It was not only given for the rich, the learned, the wise, the aged, the native born, the noble, and the priest, but for all who bear God’s soul in their bosom, it was bestowed as the inheritance of all mankind, wherefore all who were within reach of instruction were to be assembled to take part in the septennial ceremony of its public proclamation by the political chief of the people, in order that all might be animated by one desire to learn how to obey the will of the universal God, to whom all on earth bear the relation of children <<67>>to their Father, of scholars to their Teacher. And we have come hither to-day to commence a school of instruction, open alike to the poor and the rich, the Israelite and the stranger, where it shall be the principal business of the teachers to imbue the mind early with true conceptions of the Godhead, and to repeat the lesson so frequently, by a daily putting line upon line and precept upon precept, that Judaism may become a part of the very nature of our pupils, without which they could not exist, even if they should at a future day be tempted to cast it off for the glare and allurement of the hostile world beyond. It is not an easy thing, though some of you, my hearers, may think otherwise, to acquire this staunch love for religion; or else why do we see so many violations of its precepts daily and hourly practised before our eyes? Had Israelites that devotion which they ought to have, they could not so disregard their duties. It is education only which can effect this, and a constant exhorting at home and at school which can result in a God-fearing conduct through life.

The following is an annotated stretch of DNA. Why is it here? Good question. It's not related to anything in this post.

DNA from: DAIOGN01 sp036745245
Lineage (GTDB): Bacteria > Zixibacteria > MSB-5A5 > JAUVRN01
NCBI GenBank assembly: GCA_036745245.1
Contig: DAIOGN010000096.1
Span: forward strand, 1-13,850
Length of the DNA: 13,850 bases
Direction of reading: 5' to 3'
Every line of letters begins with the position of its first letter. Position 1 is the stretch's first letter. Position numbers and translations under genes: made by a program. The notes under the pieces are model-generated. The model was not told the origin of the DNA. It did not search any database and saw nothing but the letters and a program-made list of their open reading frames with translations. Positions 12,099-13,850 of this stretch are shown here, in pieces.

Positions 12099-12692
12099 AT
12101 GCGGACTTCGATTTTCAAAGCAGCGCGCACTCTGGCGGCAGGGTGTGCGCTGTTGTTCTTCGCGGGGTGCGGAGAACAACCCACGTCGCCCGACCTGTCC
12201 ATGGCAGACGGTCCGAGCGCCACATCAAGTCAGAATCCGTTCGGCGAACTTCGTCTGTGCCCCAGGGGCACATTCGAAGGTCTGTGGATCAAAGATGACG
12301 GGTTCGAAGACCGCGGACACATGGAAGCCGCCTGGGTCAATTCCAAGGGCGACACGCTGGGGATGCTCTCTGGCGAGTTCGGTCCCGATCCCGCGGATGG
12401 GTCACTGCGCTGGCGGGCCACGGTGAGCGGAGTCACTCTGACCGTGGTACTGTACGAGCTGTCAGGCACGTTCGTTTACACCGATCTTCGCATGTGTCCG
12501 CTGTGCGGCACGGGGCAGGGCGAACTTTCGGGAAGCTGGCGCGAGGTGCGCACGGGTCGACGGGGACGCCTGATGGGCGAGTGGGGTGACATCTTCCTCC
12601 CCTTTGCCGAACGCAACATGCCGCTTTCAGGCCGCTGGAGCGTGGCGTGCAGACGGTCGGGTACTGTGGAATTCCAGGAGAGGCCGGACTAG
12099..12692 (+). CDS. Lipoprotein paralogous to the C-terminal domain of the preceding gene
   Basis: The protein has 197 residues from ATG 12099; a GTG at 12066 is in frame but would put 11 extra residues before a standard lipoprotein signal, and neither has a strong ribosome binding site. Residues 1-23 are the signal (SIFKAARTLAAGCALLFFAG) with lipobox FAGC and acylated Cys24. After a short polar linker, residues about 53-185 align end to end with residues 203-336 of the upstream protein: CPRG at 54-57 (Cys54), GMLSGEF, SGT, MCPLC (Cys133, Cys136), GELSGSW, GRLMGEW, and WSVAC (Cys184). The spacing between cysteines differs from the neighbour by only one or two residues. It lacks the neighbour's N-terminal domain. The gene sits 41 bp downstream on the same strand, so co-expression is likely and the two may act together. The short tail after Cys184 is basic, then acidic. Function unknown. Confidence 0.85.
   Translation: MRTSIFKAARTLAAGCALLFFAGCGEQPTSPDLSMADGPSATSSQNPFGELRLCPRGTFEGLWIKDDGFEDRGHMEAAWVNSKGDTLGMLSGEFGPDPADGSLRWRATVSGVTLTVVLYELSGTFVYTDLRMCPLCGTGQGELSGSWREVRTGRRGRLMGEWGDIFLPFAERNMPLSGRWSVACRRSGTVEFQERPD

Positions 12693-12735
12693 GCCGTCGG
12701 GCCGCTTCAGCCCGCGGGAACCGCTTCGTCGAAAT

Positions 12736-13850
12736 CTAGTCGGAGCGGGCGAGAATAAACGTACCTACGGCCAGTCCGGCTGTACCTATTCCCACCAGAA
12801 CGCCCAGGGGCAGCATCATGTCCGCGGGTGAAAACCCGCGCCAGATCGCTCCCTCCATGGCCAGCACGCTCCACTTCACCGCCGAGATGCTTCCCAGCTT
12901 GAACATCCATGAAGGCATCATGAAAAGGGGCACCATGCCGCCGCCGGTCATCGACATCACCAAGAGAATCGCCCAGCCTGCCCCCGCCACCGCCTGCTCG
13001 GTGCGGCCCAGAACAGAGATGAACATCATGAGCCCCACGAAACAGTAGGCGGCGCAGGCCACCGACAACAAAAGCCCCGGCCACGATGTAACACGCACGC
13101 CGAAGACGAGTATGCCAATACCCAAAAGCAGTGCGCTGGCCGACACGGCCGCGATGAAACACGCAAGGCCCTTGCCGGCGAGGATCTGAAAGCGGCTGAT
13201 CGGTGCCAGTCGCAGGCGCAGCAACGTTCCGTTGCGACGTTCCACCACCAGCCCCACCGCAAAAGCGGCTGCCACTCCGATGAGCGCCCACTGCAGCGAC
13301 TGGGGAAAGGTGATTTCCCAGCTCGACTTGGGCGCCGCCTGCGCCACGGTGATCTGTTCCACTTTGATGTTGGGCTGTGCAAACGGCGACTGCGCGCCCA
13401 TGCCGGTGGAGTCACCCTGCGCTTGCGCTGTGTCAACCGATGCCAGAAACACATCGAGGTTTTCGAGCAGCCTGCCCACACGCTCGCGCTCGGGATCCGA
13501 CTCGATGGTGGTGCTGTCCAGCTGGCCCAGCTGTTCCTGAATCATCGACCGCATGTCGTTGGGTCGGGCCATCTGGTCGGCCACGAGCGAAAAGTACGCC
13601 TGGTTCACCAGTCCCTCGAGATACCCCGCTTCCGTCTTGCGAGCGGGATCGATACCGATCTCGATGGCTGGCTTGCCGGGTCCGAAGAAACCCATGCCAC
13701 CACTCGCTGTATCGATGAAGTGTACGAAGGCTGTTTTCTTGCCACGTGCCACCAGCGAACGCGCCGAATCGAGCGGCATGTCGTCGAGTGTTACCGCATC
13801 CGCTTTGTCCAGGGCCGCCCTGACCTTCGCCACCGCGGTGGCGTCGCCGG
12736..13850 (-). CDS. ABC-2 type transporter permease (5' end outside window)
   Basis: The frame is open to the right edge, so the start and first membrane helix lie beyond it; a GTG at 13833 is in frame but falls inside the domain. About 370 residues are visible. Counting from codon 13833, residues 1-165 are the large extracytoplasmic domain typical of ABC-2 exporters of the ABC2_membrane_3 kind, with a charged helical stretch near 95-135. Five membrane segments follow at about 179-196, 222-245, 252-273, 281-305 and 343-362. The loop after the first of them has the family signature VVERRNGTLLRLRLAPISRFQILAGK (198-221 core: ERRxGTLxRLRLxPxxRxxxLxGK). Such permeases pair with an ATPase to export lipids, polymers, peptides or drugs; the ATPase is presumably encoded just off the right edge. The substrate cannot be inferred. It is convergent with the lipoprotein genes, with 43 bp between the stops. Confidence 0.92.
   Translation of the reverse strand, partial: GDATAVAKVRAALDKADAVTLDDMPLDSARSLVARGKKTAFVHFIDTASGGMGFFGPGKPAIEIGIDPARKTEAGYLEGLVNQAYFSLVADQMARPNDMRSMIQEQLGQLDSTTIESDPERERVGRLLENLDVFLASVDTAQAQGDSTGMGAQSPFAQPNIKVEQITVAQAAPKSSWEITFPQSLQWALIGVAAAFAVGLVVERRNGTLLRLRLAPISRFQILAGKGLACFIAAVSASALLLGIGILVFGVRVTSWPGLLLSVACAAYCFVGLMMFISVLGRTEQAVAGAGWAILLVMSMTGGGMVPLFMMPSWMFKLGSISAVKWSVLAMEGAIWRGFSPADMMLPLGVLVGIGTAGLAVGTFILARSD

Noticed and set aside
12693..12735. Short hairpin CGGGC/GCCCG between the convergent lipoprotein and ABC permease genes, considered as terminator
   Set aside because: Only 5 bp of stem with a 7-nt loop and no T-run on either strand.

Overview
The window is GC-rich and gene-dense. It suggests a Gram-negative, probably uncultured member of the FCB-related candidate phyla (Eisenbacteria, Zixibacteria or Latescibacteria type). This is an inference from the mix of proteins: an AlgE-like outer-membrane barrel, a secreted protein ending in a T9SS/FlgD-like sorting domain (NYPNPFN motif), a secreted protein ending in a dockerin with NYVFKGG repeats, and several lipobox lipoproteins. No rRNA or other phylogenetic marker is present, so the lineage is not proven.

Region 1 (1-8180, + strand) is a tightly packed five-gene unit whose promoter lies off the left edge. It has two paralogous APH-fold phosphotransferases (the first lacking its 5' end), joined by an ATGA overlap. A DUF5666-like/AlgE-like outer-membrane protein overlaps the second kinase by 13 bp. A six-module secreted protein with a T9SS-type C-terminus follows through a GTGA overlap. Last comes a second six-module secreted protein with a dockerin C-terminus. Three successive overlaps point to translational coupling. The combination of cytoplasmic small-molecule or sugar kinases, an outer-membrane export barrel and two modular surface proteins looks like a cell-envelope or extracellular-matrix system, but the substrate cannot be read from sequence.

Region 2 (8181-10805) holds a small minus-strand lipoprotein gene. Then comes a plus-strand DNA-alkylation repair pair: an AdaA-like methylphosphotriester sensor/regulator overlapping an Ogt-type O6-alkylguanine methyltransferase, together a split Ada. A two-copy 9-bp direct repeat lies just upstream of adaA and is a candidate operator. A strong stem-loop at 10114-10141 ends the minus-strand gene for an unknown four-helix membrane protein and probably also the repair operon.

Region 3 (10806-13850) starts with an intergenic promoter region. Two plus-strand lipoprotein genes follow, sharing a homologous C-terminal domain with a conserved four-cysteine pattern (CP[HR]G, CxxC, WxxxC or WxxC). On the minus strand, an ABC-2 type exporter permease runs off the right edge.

You may ask me, “Are there not many highly educated who are unfaithful? not many ignorant who are pious?” I readily answer “Yes,” to both these questions. But though you do find the ignorant pious after their fashion, as far as they know how, and the learned often desperately wicked, this does not gainsay that true piety and an enlightened zeal are only found in those who have been only tinctured with divine wisdom. For who were the great leaders of our race at all times? were they the unlettered? who were the prophets? were they the uninstructed? who were the most glorious martyrs? were they the ignorant? No, fellow-Israelites, they were all, whether men or women, those in whom the spirit of knowledge dwelt, and it was in their footsteps that the multitudes followed, whether they made their pilgrimage to the temple at Jerusalem, whether they ranged themselves under their country's banner on the day of strife, although they knew that all efforts would be in vain, since the enemy had penetrated within their walls, or whether they hastened to a yet more glorious death when tyrants demanded their blood as the price of maintaining their religion.